Cebu News

Barrier-free tourism pushed in Cebu City

Kristine B. Quintas, JMO - The Freeman

CEBU, Philippines -  The City Council is set to discuss this month a proposed legislation that would require the city to adopt the so-called standard Barrier-Free Tourism (BFT), which would benefit mobility-impaired individuals such as persons with disabilities (PWDs), people of short stature, the elderly, pregnant women, and children.

The proposed legislation authored by Councilor Alvin Dizon puts emphasis on accessibility by mobility-impaired individuals to places the city’s tourism sites.

Adela Kono, accessibility specialist of the Organization of  Rehabilitation Agencies (ORA), said there is a need to adopt the concept here so that a universal design can be implemented in infrastructures in tourism sites here, so much so that the provisions of Batas Pambansa Blg. 344 or the Accessibility Law do not necessarily cover tourism sites.

“There should be accessible accommodation facilities in tourist spots that are safe and convenient in all local and life stages...friendly destination and places to stay, also competitive with other countries,” Kono said.

Kono is also a Vice-president of Accessible Environments for PWDs Today (Accept).

“We have taken the rule of advocacy with technical guidelines. This barrier-free tourism is more welcome to the people because they are more responsive to tourism,”Kono said.

Barrier-Free Tourism (BFT) supports the retirement program of the Philippine Retirement Authority (PRA), encourages medical and local tourism, and generates employment and inclusion especially to PWDs.

The accessibility law requires “certain buildings, institutions, establishments and public utilities to install facilities and other devices” for the disabled persons for them to participate fully in the social life and the development of the societies.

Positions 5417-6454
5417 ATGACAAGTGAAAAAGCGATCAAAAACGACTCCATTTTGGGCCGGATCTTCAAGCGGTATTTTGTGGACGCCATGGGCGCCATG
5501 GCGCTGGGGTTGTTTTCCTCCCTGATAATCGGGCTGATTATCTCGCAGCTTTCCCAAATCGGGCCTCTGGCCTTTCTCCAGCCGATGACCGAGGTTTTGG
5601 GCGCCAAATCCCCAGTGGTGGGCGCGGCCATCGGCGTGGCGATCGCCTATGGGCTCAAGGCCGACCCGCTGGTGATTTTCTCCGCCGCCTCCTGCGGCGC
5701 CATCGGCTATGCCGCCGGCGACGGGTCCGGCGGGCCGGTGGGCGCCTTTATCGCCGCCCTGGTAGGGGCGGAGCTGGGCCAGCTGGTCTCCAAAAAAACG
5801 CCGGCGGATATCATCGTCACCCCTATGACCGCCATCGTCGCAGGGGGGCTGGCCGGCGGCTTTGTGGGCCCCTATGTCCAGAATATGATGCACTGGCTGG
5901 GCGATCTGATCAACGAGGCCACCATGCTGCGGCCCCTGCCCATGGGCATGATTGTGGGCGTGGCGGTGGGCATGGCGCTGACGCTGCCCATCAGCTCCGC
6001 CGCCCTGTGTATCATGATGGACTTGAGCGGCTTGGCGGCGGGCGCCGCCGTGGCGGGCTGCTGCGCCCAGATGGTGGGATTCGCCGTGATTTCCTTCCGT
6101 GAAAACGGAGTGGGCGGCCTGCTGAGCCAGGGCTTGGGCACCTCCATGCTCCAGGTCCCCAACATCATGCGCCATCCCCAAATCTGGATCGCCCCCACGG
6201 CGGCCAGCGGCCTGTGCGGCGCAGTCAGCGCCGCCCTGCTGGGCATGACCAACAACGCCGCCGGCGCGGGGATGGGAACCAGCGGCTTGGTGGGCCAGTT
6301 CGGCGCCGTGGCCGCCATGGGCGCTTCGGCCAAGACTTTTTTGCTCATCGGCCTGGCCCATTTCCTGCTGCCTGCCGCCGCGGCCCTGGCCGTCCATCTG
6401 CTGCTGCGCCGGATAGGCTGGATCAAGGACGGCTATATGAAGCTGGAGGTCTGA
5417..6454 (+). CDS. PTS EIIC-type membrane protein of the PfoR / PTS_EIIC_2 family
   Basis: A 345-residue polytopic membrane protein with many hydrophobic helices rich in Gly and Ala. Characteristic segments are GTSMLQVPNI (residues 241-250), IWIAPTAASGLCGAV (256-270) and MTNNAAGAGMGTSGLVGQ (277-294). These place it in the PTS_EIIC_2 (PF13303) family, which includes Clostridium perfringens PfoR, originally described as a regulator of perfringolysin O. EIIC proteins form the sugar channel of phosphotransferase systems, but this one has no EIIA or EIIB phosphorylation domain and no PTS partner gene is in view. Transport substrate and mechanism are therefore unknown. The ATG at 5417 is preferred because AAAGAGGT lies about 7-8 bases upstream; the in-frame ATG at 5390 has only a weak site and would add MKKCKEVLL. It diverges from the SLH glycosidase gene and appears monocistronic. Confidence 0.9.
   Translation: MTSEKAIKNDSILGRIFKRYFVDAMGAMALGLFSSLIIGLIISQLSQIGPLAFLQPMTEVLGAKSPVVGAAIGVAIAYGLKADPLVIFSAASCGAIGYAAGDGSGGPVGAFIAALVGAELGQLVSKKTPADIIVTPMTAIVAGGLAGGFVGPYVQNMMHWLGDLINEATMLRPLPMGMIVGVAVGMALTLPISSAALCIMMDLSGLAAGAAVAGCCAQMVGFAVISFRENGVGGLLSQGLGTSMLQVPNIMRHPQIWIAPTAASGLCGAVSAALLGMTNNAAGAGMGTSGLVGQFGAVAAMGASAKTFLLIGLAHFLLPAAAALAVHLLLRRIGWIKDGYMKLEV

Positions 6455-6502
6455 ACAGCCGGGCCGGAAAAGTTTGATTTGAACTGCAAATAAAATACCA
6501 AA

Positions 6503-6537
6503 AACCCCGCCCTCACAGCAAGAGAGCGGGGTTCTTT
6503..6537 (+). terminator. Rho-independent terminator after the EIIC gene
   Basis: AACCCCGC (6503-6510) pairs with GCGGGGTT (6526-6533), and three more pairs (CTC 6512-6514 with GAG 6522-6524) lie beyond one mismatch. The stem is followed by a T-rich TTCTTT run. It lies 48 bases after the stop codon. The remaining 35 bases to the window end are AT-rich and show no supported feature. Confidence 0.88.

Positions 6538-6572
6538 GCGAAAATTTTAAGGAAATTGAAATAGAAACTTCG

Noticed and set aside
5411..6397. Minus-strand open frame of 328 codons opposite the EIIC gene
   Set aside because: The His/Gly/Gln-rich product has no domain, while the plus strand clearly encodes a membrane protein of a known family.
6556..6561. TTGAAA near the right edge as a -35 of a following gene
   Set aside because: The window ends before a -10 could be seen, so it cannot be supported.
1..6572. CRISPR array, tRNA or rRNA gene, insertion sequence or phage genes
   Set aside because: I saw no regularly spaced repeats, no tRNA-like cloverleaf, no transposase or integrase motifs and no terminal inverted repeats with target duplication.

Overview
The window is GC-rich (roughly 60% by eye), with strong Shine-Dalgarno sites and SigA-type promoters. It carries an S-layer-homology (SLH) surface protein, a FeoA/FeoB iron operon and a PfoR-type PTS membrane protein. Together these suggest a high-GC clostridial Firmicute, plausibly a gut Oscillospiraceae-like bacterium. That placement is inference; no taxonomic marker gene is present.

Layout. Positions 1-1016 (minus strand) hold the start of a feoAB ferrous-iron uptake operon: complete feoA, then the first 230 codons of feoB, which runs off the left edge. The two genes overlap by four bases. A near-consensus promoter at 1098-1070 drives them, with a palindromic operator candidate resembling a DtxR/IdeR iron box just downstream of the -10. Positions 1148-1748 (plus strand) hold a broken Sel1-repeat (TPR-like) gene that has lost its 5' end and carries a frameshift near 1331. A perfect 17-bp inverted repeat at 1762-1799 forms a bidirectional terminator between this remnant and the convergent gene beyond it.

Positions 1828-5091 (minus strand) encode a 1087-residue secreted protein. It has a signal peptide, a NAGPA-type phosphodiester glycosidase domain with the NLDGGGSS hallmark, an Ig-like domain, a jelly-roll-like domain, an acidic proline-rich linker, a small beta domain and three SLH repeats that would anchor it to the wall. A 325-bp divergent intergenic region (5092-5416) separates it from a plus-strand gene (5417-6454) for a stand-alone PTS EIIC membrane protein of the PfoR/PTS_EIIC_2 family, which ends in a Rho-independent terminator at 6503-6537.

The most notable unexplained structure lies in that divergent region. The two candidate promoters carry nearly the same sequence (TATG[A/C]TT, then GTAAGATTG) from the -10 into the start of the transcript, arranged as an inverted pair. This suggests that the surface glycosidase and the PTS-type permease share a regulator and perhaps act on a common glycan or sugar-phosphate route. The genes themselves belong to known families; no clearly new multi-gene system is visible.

Kono said they have since been receiving complaints from people with disabilities about establishments and public transportations that do not comply with the accessibility law. Most of the complaints were about lack of easy access to toilets and bathrooms.

She urged establishments such as malls, hotels, and terminals, among others, to provide “friendly” facilities such as ramps, handbars, wider doorways, parking, elevators, lavatories, and other facilities that would make it easier for people in wheelchairs to navigate their way through.

She pointed out that 90 percent of accidents involving the mobility-impaired occur in bathrooms.

Non-compliance of the law, Kono said, stems from people’s ignorance of the issue and the absence of guidelines.

Dizon pointed out that the Commission on Human Rights itself has recently lamented on the absence of firm compliance on the part of construction firms as regards the implementation of the accessibility law. Many buildings are built in such a way that they deny certain sectors in the community easy access to the structure.

“BFT may truly be achieved by forcing the recommended universal standard design features in all tourism sites and related facilities to remove any constraints in the mobility independence, safety, convenience and dignity on the part of the mobility-impaired,” Dizon said.

What the city can do, said Councilor Margarita Osmeña, is ensure that the Office of the Building Official (OBO) enforces the Accessibility Law to the letter and one way to do so is to check if a building has complied with the law’s requirements because it can be occupied.

The United Nations Economic and Social Commission for Asia and the Pacific (Unescap) has called on governments to “adopt inclusive policies and programs that favor the PWD’s right to access tourism facilities and services and promote equal participation and inclusion among the public and private players in the industry.” (FREEMAN)

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